The California regulator requires most cars to ride to become EVs by 2030

There is the California Air Resources Board approve a mandate NEEDS Most travel on rail boarding platforms will be on electric vehicles by 2030. California is the first state to approve such a rule in the U.S., and it has long been a trailblazer in adopting EVs. followed and emulated by other states. Under the new rule, EVs will have to put 2 percent of vehicle miles through railroads by 2023. EV miles will have to jump 50 percent by 2027 and 90 percent by 2030.

both Uber and rise has already made a commitment to fully switch electric vehicles by 2030. Companies have plans in place to help drivers cope with the switch or to offer them rentals if they don’t want to drive. themselves. They also offer other incentives to drivers to switch to green cars, including lowering their service fee. However, Uber and Lyft told the regulator in their written comment for the agency that while it supports its goals, it needs government help with transition costs for many lower -and -half -income drivers. .

Agreed to Reuters, the companies said the regulator’s targets were “based on uncertain and unrealistic assumptions.” In addition, some CARB members themselves have expressed concerns about the impact of the rule on drivers, especially that there is no guarantee that ride-hailing companies will actually help them. As board member Nathan Fletcher said: “There is no way we can be sure that (companies) are actually bearing the costs to address the greenhouse gases and air pollution they create and capture. “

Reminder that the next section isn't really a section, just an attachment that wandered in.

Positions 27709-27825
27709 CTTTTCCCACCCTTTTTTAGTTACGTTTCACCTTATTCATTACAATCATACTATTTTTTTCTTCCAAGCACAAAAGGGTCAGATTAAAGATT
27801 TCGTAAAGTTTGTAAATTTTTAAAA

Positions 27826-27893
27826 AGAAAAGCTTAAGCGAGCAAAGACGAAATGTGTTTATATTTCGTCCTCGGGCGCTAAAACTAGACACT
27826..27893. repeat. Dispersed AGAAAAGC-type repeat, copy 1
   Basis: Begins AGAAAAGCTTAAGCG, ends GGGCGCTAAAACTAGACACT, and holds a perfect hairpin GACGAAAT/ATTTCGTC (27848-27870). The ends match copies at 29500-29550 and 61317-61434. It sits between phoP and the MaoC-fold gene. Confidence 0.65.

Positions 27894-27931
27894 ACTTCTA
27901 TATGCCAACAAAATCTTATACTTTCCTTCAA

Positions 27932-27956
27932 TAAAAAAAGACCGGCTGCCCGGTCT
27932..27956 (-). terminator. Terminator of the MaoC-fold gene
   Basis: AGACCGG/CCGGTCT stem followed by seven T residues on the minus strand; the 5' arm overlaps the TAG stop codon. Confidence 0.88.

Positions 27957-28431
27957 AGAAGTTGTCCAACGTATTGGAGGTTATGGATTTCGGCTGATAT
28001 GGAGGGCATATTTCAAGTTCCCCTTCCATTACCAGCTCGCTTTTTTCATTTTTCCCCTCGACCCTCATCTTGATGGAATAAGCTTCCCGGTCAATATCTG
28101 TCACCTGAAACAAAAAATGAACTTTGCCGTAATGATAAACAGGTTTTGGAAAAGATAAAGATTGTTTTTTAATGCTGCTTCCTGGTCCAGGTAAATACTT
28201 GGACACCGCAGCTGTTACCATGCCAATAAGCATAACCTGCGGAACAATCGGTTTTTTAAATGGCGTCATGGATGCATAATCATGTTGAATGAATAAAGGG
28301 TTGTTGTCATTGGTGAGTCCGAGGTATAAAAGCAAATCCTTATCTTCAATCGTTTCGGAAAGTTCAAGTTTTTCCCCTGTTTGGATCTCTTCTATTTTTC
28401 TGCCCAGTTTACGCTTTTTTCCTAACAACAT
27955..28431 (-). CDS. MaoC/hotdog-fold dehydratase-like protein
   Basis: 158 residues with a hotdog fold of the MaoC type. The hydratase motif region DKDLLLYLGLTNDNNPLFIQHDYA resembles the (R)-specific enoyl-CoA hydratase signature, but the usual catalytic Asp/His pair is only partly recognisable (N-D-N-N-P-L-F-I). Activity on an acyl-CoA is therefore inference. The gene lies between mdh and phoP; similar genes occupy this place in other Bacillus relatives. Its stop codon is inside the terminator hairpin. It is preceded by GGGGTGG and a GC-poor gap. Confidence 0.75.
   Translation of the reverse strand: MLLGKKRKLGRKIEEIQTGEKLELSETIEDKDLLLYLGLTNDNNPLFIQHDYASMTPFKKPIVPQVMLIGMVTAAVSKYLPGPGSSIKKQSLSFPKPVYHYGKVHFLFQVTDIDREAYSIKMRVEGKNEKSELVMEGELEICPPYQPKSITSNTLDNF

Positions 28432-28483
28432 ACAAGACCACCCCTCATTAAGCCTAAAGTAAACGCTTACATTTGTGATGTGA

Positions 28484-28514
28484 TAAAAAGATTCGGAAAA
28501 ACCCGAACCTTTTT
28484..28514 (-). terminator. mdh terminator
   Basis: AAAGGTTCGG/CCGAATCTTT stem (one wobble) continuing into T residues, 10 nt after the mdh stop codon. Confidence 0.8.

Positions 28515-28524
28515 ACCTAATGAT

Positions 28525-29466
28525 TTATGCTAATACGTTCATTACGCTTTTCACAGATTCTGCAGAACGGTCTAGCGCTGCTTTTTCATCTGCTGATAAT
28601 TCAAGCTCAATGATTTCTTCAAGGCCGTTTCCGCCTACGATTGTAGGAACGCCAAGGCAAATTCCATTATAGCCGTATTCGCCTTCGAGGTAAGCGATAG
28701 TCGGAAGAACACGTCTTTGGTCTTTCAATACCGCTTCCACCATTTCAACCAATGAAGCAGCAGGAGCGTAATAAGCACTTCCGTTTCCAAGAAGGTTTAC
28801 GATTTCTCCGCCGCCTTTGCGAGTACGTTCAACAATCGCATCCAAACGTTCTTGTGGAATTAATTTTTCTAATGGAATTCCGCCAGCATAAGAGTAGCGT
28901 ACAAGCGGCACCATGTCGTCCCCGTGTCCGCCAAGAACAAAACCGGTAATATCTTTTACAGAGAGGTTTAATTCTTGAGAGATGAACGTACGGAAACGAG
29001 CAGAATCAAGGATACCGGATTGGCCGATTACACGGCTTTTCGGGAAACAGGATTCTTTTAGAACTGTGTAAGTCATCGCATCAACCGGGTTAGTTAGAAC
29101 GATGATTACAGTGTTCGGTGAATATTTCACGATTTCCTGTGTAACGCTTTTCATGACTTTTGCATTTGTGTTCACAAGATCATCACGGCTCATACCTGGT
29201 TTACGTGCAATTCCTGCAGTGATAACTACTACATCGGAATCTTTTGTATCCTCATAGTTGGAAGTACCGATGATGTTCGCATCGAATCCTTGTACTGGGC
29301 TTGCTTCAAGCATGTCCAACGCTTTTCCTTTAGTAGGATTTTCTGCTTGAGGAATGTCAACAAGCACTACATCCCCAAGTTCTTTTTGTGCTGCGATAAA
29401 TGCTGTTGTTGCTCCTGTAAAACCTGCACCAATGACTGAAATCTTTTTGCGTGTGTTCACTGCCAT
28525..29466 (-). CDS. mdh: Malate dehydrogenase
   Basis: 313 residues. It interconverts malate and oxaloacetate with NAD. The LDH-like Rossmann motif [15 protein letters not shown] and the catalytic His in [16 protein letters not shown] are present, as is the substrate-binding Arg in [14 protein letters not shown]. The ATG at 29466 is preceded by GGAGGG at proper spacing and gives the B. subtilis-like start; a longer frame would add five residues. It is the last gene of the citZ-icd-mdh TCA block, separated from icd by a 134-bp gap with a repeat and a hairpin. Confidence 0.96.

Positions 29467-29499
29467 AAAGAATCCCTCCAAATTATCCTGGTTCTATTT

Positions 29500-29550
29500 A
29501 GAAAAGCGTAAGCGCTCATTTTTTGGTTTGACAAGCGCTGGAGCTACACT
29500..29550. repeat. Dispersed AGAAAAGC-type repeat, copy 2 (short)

However, Carb Chair Liane Randolph believes the rule will contribute to the state’s climate effort.

“This move is yet another part of a comprehensive program underway in California to protect public health from harmful emissions. The transportation sector is responsible for nearly half of the greenhouse gases emitted in California, which is most of it comes from light-duty vehicles. This action will help ensure the state’s climate efforts and improve air quality in our poorest communities. “

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